Additionally, under the Trust Nexus once a financial institution has provisioned a credential to a user's mobile device in a valid institutional process, the user can conduct secure financial transactions without revealing any information about the details of the financial credential or the user.  Through secure cryptographic processes the user's mobile device will receive the transaction details from the seller's web application (or retail POS terminal).  The user's financial credential UUID will be added to these transaction details which will be cryptographically signed with the user's private key and returned to the seller's web application.  The seller's web application verifies the data packet, signs the data packet with the seller's private key and sends the data packet, the user's signature block and the seller's signature block to the payment processor.  The payment processor verifies both signature blocks (with public keys on file) then sends the information to the financial institutions to processes the debits/credits.
When a financial institution receives a request for payment containing the data packet (which includes the user's financial credential UUID) and the user's signature block, the financial institution can easily verify the the legitimacy of the request because the financial institution created the original financial credential UUID (and the association with the user's UUID and public key) when the credential was provisioned to the user's mobile device in a valid institutional process.
When everything is done and the seller receives payment, the seller only knows that there is an association between the user's financial credential UUID and the user's public key.  All other information could remain private at the user's discretion.  The fact that the user's private key is secured on his/her mobile device and that the financial credential was provisioned in a valid institutional process, means that the seller, payment processor and financial institution can be certain that the financial credential and the user are valid or the user gave his/her mobile device and six digit HEX pin (1/16,777,216) to someone else.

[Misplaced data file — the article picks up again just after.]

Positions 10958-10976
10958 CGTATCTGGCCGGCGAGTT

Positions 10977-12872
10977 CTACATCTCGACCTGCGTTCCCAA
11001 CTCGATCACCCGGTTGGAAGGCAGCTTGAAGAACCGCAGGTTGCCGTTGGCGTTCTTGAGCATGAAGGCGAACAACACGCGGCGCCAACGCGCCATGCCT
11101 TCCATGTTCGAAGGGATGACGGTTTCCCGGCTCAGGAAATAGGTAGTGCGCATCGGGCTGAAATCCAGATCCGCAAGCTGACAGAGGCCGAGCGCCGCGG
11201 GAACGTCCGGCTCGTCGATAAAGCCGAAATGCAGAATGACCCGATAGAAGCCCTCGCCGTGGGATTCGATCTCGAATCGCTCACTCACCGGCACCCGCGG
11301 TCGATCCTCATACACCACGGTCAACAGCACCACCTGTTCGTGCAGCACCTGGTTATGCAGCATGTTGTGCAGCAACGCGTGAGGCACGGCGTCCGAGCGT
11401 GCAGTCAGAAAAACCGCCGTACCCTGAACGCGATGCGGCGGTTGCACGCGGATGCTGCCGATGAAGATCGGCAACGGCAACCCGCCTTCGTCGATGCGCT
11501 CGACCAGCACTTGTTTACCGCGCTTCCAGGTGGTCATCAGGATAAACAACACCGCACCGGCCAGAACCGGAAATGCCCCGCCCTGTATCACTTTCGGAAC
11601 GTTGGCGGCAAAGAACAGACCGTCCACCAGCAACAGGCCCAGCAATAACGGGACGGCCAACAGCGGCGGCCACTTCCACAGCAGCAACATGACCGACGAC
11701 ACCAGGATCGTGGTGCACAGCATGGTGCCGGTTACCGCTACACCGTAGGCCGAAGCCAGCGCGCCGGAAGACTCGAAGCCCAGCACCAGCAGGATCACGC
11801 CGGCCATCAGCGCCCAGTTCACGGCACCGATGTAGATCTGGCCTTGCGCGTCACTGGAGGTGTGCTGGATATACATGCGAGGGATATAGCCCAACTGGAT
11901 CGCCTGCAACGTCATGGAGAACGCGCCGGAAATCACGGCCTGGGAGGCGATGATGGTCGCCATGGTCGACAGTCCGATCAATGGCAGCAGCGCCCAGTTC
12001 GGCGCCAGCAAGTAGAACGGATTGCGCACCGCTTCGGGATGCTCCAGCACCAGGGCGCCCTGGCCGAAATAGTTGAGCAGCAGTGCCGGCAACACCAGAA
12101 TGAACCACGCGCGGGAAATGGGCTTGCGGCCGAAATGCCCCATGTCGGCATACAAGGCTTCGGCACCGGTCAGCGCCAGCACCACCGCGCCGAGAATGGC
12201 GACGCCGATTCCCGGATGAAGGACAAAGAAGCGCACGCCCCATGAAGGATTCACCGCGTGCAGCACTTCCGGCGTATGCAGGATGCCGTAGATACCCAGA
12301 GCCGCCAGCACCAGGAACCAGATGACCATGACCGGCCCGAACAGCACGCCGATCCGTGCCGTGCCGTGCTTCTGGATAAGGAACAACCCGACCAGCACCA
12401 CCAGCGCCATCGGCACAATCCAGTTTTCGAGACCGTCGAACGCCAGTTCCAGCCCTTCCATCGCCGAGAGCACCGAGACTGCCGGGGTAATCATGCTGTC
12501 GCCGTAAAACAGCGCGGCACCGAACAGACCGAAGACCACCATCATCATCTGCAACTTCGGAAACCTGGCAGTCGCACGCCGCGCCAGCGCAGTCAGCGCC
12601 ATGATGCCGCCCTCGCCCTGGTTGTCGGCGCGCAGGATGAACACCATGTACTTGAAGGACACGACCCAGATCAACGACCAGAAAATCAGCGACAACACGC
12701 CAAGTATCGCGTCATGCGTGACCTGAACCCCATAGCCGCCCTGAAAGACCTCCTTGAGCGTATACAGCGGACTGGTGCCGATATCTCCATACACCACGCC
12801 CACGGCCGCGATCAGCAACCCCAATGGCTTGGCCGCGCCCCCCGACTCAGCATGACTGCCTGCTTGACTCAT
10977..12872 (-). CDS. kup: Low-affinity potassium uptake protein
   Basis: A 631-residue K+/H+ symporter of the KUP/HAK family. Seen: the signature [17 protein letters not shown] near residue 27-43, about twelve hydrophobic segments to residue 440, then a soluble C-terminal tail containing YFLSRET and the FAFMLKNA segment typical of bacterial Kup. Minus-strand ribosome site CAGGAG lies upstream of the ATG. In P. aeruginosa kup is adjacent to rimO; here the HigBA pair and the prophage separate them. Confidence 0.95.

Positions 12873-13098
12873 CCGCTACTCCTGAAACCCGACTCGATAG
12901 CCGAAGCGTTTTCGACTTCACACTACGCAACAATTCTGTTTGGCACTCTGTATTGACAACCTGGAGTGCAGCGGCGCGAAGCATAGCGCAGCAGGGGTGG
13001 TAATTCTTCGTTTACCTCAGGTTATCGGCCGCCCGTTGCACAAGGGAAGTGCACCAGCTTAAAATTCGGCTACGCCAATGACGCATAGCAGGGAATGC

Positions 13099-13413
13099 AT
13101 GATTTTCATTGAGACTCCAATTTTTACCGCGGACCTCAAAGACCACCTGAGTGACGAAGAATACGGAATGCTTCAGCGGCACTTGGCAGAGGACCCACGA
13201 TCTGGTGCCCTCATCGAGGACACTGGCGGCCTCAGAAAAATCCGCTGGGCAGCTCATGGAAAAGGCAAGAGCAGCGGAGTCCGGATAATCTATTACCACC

Maintaining the associations ("users/credentials/public keys"; "sellers/financial accounts/public keys") will be the essential functionality of a worldwide identity infrastructure for financial transactions and other three party credentials (driver's licenses, passports, insurance credentials, etc.).  Paradoxically, this worldwide identity infrastructure will contain no personal data.
Intellectual Property / License
The Trust Nexus will not attempt to compete against the dozens of existing players in the identity management space.  We intend to license our authentication technology to all players for a nominal fee; this will insure a rapid and widespread implementation.
All technologies described here in are "Patent Pending".  While each individual aspect of the system is not unique, the unique combination of all the aspects creates a system that enables the creation of secure digital credentials on mobile devices, prevents identity theft, prevents fraudulent financial transactions, protects privacy, enables a simplified federation process and provides a consumer friendly "One Touch Sign On"™ process.
We are very confident our patent applications will pass the Graham Factors for non-obviousness, especially the factors that show, "objective evidence of non-obviousness":
  • commercial success
  • long-felt but unsolved needs
  • failure of others
Basically, if we create a system that succeeds in the marketplace, patents will be awarded.
The utility of the Trust Nexus will not lead to duplication even after the patents expire.  Once the infrastructure is created and widely adopted it will be nearly impossible to displace the infrastructure.  A good analogy is the electrical power grid.  There are many players that compete in the production of electricity, but no one attempts to replace the basic infrastructure.
The Most Basic Use Case
In the most basic use case, the credential provider of a web application simply wants to secure the account to the user who created the account.  Identity does not need to be established; valid authentication (from the user who created the account) simply needs to be secure and repeatable.  Under the Trust Nexus this criteria is securely met in a process that provisions a user's credential over the Internet.  In this process a user can secure access to an account without revealing anything about his/her identity.  Pseudo identities are a viable option.
The process for "Creating an Identity Credential" can also be applied in a secure setting where identity is verified (e.g., the issuance of corporate identity credentials at a security station or the issuance of financial credentials at a bank).  This secure "identity proofing" represents a high level institutional validation.  Under the Trust Nexus the user's identity is verified in a valid institutional process determined by the institution issuing the credential.
Our infrastructure technology can exist as an insulated microcosm within corporations or government agencies when there is no need for third party validation of credentials (e.g., a corporation or government agency simply wants to authenticate its own users).  When third parties must rely on credentials (e.g., drivers licenses, passports, financial credentials, insurance credentials, etc.) there will be a public identity infrastructure that will be run in cooperation with governments worldwide.